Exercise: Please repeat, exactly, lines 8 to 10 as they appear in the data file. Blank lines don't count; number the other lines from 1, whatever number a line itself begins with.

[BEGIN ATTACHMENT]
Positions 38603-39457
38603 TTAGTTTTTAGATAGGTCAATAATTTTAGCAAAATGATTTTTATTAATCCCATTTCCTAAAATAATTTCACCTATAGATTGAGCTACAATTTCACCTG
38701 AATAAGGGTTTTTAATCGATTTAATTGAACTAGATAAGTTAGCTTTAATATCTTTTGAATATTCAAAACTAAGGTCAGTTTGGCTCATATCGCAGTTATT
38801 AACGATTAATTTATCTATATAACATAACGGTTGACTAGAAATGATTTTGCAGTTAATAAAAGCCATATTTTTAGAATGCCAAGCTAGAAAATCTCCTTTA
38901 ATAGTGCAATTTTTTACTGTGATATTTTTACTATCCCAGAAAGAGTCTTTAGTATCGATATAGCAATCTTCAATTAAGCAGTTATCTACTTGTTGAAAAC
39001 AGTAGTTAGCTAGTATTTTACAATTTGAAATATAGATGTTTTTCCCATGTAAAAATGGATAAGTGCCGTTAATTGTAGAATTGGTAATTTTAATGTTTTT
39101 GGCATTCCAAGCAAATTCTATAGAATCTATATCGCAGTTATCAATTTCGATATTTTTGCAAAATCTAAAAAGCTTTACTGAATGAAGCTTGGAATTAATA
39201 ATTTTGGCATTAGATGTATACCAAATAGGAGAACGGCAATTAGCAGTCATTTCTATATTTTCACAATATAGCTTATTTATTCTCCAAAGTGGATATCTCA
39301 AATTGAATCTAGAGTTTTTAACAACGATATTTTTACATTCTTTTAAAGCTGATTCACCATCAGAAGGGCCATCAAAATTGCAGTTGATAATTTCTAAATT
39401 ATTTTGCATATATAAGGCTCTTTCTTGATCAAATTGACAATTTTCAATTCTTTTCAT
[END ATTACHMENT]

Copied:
39201 ATTTTGGCATTAGATGTATACCAAATAGGAGAACGGCAATTAGCAGTCATTTCTATATTTTCACAATATAGCTTATTTATTCTCCAAAGTGGATATCTCA
39301 AATTGAATCTAGAGTTTTTAACAACGATATTTTTACATTCTTTTAAAGCTGATTCACCATCAGAAGGGCCATCAAAATTGCAGTTGATAATTTCTAAATT
39401 ATTTTGCATATATAAGGCTCTTTCTTGATCAAATTGACAATTTTCAATTCTTTTCAT